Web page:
by Ted Black

In the moments after their gray gelding captured the $100,000 Maryland Juvenile Championship at Laurel Park on Saturday afternoon, the connections of Joint Custody were in a mood to reflect,

Joint Custody warms up prior to the Maryland Juvenile Championship.  Photo by The Racing Biz.

Joint Custody warms up prior to the Maryland Juvenile Championship. Photo by The Racing Biz.

both on what their horse has accomplished this year, and what he might accomplish in his upcoming three year-old season.

With his easy victory, Joint Custody notched his second straight stakes tally and his fourth win from six starts overall, pushing his seasonal earnings past $180,000.  What’s more, he may have usurped the title of champion Maryland-bred two-year-old colt or gelding from an absent It’s A Bang.  It’s a Bang, the Maryland Million Nursery winner who had defeated Joint Custody in two previous meetings, scratched out of Saturday’s affair.

“With what he’s done this year, I think he deserves [the top two year-old title],” Robb said of Joint Custody, who has now won a pair of $100,000 stakes, including the Marylander against open co

mpany.  “But if you look at what both colts did, and they’re both really good, I think [Joint Custody] deserves it now. It’s not up to me, so I’m not worried about it.”

Wayson, the owner, admitted that both Joint Custody and It’s a Bang, who is trained by Donald Barr for Walter Vieser, Jr., are worthy recipients.  Still, he was not about to let how the balloting might go deter his celebration on Saturday.

“I definitely think it could go either way,” Wayson said. “Both horses were really good and both will get to see each other again. Personally, I’m glad that we didn’t have to face [It’s A Bang] again [on Saturday]. He’s already beaten us both times we faced him. I don’t know which one is going to get the honor. I know it’s probably going to be close. I think my horse will get plenty of consideration for it. They’ve both had good years and I would be happy if my horse got it, but I would not be upset if he did not.”

Joint Custody, who debuted with a victory against maiden $25,000 claimers at Timonium, has since won an allowance race at Laurel, finished second as the favorite behind It’s A Bang in the Maryland Million Nursery, then fourth behind Jessethemarine and It’s A Bang in the James F. Lewis, III Stakes before capturing both the Marylander and the Maryland Juvenile Championship.  Joint Custody has yet to go beyond seven furlongs and his morning habits have Robb pondering how he can send the horse longer distances.

“This horse does not like to work in the morning,” Robb said. “He was all out to go 1:03 [for five furlongs] to get him ready for this race. I don’t know if I’ll ever get him to work fast in the morning. I think he’ll do okay in the longer races, but it’s tough to stretch them out when you can’t put good, fast works in them.”

Robb declined to say what race would be next for Joint Custody, but he does plan to give Joint Custody, who is by Outflanker and out of the stakes-winning Malibu Moon mare Paying Off, a respite.  He will likely pass the $100,000 Miracle Wood Stakes at Laurel next month.  If he keeps the gelding home, he perhaps would point him at the $100,000 Private Terms Stakes in March, the last three-year-old stakes of the Laurel meet.  If Joint Custody displays any fondness for longer races, then Pimlico races like the Federico Tesio, the last prep for the Preakness Stakes, beckon.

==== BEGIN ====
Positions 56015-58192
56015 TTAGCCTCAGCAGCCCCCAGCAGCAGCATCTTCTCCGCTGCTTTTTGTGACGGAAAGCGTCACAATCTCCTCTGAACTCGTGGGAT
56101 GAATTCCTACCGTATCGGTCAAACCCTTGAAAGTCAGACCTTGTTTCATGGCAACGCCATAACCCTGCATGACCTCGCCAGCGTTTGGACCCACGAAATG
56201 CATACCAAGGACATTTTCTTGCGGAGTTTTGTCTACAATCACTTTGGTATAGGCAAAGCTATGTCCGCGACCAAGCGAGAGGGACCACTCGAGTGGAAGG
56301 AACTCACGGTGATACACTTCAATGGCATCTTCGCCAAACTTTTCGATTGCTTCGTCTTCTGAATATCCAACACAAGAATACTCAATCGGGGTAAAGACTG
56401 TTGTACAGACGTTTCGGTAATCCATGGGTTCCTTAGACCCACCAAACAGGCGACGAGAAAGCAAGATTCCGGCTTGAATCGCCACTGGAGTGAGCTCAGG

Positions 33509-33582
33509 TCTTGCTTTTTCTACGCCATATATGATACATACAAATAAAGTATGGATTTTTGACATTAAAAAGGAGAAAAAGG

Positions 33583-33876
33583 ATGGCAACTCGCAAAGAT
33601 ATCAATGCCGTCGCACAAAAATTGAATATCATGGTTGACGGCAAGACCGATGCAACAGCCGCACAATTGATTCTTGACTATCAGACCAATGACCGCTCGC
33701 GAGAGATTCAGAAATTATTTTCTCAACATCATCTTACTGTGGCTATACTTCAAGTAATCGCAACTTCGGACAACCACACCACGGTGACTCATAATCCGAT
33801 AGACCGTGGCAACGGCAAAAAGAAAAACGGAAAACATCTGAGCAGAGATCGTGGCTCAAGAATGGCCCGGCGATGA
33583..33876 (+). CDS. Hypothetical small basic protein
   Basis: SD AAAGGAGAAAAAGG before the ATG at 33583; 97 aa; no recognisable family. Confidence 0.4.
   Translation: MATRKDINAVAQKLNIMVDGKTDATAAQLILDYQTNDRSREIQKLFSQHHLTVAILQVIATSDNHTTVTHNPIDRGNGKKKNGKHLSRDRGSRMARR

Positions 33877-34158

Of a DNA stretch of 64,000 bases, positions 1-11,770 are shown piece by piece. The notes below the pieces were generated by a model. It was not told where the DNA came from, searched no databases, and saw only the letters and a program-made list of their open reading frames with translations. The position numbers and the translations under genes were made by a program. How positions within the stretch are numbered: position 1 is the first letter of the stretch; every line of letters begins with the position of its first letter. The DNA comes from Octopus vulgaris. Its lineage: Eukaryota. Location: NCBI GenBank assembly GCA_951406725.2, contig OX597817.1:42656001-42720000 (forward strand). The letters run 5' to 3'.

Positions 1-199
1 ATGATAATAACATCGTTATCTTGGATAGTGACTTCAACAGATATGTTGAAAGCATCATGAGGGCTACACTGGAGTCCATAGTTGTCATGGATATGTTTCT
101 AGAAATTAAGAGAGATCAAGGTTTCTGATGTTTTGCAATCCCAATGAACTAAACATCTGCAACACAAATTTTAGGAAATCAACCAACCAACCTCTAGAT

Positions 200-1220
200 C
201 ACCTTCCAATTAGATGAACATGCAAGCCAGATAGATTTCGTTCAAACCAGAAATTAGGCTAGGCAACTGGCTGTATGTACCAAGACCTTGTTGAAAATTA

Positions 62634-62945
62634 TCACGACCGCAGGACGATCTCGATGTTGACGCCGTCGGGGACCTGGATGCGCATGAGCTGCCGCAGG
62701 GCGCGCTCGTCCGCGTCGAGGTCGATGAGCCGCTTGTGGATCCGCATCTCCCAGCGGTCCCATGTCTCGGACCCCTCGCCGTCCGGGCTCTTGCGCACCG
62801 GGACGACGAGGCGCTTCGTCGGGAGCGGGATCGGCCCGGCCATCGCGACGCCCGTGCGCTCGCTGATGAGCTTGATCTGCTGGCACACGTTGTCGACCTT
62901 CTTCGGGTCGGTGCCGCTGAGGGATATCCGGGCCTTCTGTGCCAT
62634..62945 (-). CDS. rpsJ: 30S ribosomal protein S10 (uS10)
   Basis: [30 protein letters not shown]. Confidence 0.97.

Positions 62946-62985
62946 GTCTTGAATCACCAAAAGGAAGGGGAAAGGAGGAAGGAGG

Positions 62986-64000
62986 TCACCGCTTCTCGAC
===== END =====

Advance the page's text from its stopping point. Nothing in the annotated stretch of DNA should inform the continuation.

Joint Custody cruises in the Maryland Juvenile Championship.  Photo by Jim McCue, Maryland Jockey Club.

Joint Custody cruises in the Maryland Juvenile Championship. Photo by Jim McCue, Maryland Jockey Club.

“Anyone that has a good three-year-old is always thinking about one of the major races in the spring,” Wayson said. “But I will leave all of that up to Jerry. If he thinks the horse is doing good, then whatever race he points him toward is okay with me. Would I like to run one in the Preakness? Of course. He’s a Maryland-bred and we’ve been involved in Maryland racing for decades and the Preakness would be a great spot. But we would only go if Jerry thinks that’s where he belongs.”

Another key component in Joint Custody’s success this year has been jockey Wesley Ho, who works the horse in the mornings and has ridden him to three victories in five mounts, including the last two $100,000 stakes. One week after that sluggish work, Joint Custody overcame a stumble at the break to duel with Open The Bank through honest early fractions of 23 flat and 46 2/5 and then drew clear late from Fran’s Buckaroo to a six-length tally in 1:25.19 for the seven panels.

“He stumbled a little but at the start, but after that he did it pretty easily,” Ho said. “I never really asked him to run. When that other horse came to him, he just sprinted away from him. I think he’ll like the added distance. I think the further he goes, the better he will be. We took him back in the Lewis and he didn’t really like that. We just let him run his race the last two starts and he’s been much better. He likes being on the lead and when another horse comes to him, he just pins his ears and tries even harder.”

Only the future will reveal whether Joint Custody can stretch out to a classic distance.  But Wayson isn’t letting that uncertainty hinder his enjoyment of the present.

“It’s such a thrill watching this horse run,” Wayson said. “He’s got so much speed and so much natural talent. We’re looking at it one race at a time. I hope he continues to improve and keeps winning stakes, but only time will tell. It’s always fun having my family and friends here at the track watching him run and if we can all get into the winner’s circle for the photo then it makes it that much better.”